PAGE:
The Ministry for The Future by Kim Stanley Robinson
Kim Stanley Robinson’s new novel, The Ministry for The Future (2020), feels like a blueprint. Set in our near future, it follows a set of diverse characters living all over the world who are trying to solve the climate crisis, repair our world and, essentially, save the human race.
The novel begins in India where Frank May is working at a charity organization’s neighborhood clinic. Heatwaves have become a regular occurrence there. When the worst one yet arrives and power is shut off, Frank desperately tries to help the citizens in the neighborhood but is unsuccessful. He is the only survivor of an event that kills millions of people, results in a stubborn case of PTSD for Frank, and sets off a global effort to make sure that it never happens again.
Back in Switzerland, Mary Murphy heads the Ministry for the Future, an organization originating from the Paris Agreement. The Ministry for the Future was developed to protect the people of the future and to make sure that this is done justly and equitably. Their most pressing goal is to end the climate crisis. Though Mary thinks that all of her organization’s activities are transparent and humane, a quiet minority in the Ministry believe that the end justifies the means.
Meanwhile various scientists and economists are experimenting with different ideas for reversing the effects of climate change and/or promoting global equality. Some of the projects they’re working on include reducing the temperature of the Earth, rebuilding glaciers, preventing mass extinctions of animals, working with Central Banks to develop a global currency based on carbon usage, socializing necessities such as healthcare and utilities, capping incomes, abolishing tax loopholes and havens, and equally distributing resources. Each of these ideas is discussed in a way that is both educational and entertaining.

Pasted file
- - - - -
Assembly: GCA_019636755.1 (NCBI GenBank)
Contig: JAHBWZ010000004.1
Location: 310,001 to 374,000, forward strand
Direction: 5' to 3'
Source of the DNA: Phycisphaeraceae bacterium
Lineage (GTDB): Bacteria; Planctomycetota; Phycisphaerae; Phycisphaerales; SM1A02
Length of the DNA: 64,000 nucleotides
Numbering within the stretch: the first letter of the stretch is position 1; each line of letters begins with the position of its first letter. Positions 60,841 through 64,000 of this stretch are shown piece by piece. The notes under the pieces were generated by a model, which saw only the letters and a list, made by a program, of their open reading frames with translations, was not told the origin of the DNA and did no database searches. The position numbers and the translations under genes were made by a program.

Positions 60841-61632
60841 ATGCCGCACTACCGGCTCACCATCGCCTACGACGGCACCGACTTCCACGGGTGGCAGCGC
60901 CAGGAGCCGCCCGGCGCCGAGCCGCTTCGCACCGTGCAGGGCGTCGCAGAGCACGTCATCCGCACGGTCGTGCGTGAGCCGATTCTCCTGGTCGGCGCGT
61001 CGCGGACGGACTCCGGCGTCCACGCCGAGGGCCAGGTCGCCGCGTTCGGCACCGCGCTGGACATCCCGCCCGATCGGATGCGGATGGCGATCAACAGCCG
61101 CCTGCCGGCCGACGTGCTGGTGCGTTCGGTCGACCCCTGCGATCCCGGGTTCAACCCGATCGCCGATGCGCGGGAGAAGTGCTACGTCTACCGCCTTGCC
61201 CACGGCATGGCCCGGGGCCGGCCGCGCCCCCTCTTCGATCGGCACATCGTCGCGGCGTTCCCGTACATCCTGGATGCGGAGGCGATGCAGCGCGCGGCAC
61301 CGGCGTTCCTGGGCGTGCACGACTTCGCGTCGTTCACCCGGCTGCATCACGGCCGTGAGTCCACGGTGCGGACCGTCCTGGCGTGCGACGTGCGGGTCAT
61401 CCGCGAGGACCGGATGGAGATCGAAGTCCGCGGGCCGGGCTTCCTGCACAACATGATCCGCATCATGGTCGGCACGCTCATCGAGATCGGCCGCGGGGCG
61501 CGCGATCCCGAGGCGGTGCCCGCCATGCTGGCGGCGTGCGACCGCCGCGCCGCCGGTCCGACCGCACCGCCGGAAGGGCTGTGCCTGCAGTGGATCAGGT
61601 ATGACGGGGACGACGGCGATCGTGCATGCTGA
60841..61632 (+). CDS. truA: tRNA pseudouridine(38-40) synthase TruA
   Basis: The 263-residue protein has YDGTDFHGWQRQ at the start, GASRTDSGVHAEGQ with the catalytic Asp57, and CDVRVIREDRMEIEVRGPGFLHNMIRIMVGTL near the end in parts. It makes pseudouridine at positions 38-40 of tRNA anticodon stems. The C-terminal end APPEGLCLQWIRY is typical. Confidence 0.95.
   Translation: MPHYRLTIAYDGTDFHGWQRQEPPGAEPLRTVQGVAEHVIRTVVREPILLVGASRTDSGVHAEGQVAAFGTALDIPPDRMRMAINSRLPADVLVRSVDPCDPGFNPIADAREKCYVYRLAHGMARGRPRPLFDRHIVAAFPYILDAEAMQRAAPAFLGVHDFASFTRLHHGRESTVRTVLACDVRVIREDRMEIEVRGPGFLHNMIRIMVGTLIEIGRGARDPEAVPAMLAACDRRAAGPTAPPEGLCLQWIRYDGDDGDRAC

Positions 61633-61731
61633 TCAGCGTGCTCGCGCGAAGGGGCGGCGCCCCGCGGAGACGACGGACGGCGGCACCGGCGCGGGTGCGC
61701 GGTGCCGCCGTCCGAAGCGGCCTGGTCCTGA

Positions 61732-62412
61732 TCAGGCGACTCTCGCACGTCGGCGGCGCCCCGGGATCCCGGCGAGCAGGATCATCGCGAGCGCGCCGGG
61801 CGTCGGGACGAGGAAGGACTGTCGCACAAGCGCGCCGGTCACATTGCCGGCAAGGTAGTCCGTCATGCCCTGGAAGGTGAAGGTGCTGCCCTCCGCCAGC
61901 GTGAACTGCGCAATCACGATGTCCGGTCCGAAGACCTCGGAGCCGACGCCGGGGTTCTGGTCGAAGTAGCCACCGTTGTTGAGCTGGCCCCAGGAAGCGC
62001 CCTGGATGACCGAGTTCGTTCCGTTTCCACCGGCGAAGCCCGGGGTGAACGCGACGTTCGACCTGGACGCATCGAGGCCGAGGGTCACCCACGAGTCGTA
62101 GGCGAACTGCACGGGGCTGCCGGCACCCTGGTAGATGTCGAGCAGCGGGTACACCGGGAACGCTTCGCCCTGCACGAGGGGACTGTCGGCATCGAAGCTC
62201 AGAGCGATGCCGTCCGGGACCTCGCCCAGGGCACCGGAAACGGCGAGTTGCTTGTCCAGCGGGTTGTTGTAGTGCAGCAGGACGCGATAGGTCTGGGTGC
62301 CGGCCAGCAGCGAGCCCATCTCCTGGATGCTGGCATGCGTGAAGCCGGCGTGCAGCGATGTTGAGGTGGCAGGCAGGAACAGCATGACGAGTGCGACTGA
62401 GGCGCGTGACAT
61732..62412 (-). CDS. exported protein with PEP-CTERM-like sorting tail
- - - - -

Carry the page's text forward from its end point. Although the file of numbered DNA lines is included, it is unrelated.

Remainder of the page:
Then there are the terrorists who hope to solve climate and inequality issues by stopping them at the source. This means kidnapping and/or killing off the greedy rich people who cause them, attacking power plants, bombing buildings, hacking banks, poisoning beef and, as a bonus, instilling fear and forcing compliance in those who aren’t voluntarily doing enough to help.
Other characters include world leaders, refugees living long-term in camps, a young woman experiencing a flood in Los Angeles, and amateur scientists and activists with creative ideas.
In some ways The Ministry for The Future is pessimistic as it details a bevy of horrifying events that humans may experience as a result of our past and current behaviors. But the story is also hopeful and inspirational as we see all of these different types of people all over the world coming together to solve our common problems and creating justice and equity.
In 2020 this beautiful outcome seems unlikely but, if it ever happens (and Robinson argues that it needs to begin happening soon), it surely will require a huge amount of global cooperation of countries, scientists, leaders, politicians, central banks, activists, and everyday citizens. Kim Stanley Robinson gives us a blueprint of how to make it happen. I have no idea which of his suggestions could actually work, but I enjoyed learning and thinking about them. Plus, there is some great alpine and arctic scenery in the story.
I listened to Hachette Audio’s edition of The Ministry for The Future which is 21 hours long and narrated by Jennifer Fitzgerald, Fajer Al-Kaisi, Ramon de Ocampo, Gary Bennett, Raphael Corkhill, Barrie Kreinik, Natasha Soudek, Nikki Massoud, Joniece Abbott Pratt, Ines del Castillo, and Vikas Adam. This is a great way to experience The Ministry for The Future.